Tag Archives: stretching

The Importance of a Dynamic Warm Up

My first few years in the gym I would be so cranked up on pre-workout and oozing testosterone that I could walk into the weight room and start cranking out sets with authority. No warm up, no stretching, just my dumb “meatheadness” and bulldog mentality.

Fast forward to today and I don’t touch a weight without a fairly thorough dynamic warm up. Part of that is I’m 32 now and can’t meathead my way through workouts anymore, but more importantly I’m a much smarter lifter than I was in high-school and my 20’s.

I was costing myself a ton of gains by not getting my body properly fired up before training. There are two main reasons for this:

  1. Your muscles are not warm and elastic when you first start lifting, which hinders performance and mobility
  2. It takes a while for your central nervous system (CNS) to fire properly and activate your motor neurons at peak performance

Translation is that you don’t perform optimally until partially through your workout, meaning the first exercises (which are usually the most important) you are hitting are probably getting neglected or not performed to their maximum potential.

I came across this from a recent study on warm ups. Note the difference between jump performance when no warm up was performed versus a general and dynamic warm up was completed. In this case, “general” means aerobic activity (light jogging, jump rope, etc.). If you want the full study, you can find it under this title: Effect of Various Warm-Up Protocols on Jump Performance in College Football Players, by Pagaduan, Pojskić, Užičanin and Babajic, in Journal of Human Kinetics, 2012.

I’ll take another example from a very recent experience of mine. I had been experiencing pain in my lower back after squats and deadlifts. I diagnosed the problem as underactive glutes. So the other day when I was scheduled to squat, I expanded my dynamic warm up to target my glutes and get them firing in full force before I started squatting.

The result?

I had one of the best squat days I’ve had in a while and finished the training session pain free.

You can probably take an example out of your own training if you don’t do a dynamic warm up. Think about your performance in the first exercise you do and compare that to some of the things you do 20-30 minutes into your training. I bet you are much more focused, your muscles have stopped being sluggish and are firing on all cylinders, and you are cranking out sets much more efficiently than your first couple of the day.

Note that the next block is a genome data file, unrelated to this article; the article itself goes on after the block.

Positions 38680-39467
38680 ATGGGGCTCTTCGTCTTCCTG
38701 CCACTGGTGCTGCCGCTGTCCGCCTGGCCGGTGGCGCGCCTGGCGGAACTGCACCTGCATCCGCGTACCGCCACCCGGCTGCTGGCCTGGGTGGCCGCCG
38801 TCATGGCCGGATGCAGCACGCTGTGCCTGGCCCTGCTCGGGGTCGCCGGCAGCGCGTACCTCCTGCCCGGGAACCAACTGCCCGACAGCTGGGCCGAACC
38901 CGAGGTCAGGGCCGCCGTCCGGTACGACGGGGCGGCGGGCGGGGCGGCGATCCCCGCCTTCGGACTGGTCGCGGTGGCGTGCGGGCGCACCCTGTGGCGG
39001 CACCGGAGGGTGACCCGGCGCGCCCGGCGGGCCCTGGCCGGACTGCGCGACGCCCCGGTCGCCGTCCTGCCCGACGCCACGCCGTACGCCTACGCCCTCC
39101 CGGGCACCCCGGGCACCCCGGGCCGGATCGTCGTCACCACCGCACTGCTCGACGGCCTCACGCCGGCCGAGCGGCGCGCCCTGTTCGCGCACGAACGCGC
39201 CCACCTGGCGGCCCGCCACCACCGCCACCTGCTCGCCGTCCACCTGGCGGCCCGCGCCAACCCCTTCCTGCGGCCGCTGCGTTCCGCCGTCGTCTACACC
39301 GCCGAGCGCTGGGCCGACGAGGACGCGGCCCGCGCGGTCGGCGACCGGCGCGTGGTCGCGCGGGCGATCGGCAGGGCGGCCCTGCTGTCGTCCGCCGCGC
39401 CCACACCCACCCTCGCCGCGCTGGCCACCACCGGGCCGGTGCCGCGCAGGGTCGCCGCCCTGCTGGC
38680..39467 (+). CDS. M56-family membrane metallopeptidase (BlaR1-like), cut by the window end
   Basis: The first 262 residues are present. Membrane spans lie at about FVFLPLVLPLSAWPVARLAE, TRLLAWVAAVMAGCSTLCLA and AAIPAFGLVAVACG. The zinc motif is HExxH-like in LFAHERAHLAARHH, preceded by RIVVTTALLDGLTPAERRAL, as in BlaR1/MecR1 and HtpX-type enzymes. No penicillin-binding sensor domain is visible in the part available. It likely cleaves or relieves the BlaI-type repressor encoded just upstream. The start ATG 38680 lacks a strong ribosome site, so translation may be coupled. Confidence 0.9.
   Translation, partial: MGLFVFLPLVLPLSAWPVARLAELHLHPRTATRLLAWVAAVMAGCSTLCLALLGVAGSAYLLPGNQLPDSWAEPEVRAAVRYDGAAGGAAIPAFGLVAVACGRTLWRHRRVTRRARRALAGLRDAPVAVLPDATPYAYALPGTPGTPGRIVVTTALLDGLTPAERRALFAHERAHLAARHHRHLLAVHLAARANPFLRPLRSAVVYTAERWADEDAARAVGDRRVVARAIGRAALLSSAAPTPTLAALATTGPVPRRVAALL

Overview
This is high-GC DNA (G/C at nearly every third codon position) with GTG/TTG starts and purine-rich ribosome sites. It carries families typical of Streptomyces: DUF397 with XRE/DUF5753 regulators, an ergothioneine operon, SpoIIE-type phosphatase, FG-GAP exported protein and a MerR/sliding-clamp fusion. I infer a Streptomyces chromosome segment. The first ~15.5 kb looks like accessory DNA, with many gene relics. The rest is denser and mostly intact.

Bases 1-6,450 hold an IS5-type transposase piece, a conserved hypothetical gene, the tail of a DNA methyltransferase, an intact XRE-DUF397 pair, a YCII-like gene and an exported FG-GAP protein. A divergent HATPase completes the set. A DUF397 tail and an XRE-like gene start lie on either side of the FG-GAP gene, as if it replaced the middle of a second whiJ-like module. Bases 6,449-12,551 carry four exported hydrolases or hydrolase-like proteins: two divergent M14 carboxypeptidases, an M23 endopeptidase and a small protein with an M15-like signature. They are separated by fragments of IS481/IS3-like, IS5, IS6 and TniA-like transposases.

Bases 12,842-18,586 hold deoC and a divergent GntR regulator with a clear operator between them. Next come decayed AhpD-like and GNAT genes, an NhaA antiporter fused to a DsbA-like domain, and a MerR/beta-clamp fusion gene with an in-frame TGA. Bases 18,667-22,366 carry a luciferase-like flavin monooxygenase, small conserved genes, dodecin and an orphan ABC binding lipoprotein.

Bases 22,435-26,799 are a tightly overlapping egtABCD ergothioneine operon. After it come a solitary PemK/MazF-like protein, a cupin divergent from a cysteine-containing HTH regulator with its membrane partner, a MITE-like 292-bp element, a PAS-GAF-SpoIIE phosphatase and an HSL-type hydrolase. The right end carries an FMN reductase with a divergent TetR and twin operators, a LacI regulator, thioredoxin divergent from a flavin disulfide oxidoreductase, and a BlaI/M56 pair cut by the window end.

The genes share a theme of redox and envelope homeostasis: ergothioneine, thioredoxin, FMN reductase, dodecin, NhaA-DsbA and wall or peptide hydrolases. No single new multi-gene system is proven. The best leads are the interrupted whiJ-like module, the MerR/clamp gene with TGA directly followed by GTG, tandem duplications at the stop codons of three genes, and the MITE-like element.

Do not jeopardize your gains or perform sets sub-optimally because you don’t want to take the time to properly warm up. Every set matters…

Not to mention the injury risk you pose to yourself by going full Hulk smash the first 5 minutes you enter the gym…

hulk-smash1

There are two components to a proper dynamic warm up.

#1: Foam Rolling

Foam rolling is a must before a training session to break up inflamed tissue, promote blood flow, and boost performance.

I usually hit my quads, hamstrings, glutes, IT band, adductors, and any trouble spots in my upper body.

You only need to foam roll for a few minutes. I don’t advise rolling a certain area for more than “10 rolls” because too much foam rolling can actually irritate muscle tissue rather than benefit it.

#2: Dynamic Stretching

I don’t really advocate static stretching in a warm up until after I hit some more dynamic movements. Forcing cold muscles to stretch for long durations of time when they aren’t elastic isn’t optimal.

Dynamic stretches that I promote include bodyweight squats and lunges, squat jumps and other jump variations (broad jumps and small box jumps are good options), skipping, jogging, and animal walks (bear crawls and partner walks are awesome). RDL’s with only the bar are great to hit your hamstrings as well.

I also do a series of resistance band stretches (overhand and underhand pull-aparts, and disclocators).

band pull apart
Dynamic stretching is an easy, low-impact way to get your CNS firing, warm up your muscles, and tune up your mobility prior to lifting.

** Now only after I have done some dynamic stretching, I will incorporate some static stretching into the mix, specifically to target my hips and glutes. **

Sample Primal Warm-Up

This entire dynamic warm up should only take about 10-15 minutes to complete.

  • Foam Roll
  • Band Pull-Apart Circuit (10 each movement)
  • Walking lunges: 10/side
  • Bodyweight Squats: 10
  • Skipping: 10/side
  • Standing broad jump: 8
  • Single-leg broad jump: 6/leg
  • Jump squats: 10

After the foam rolling, you could do several rounds of the other exercises to get your body primed for some heavy lifting. The dynamic warm up should be up-tempo with little to no rest in between exercises and rounds.

— Tank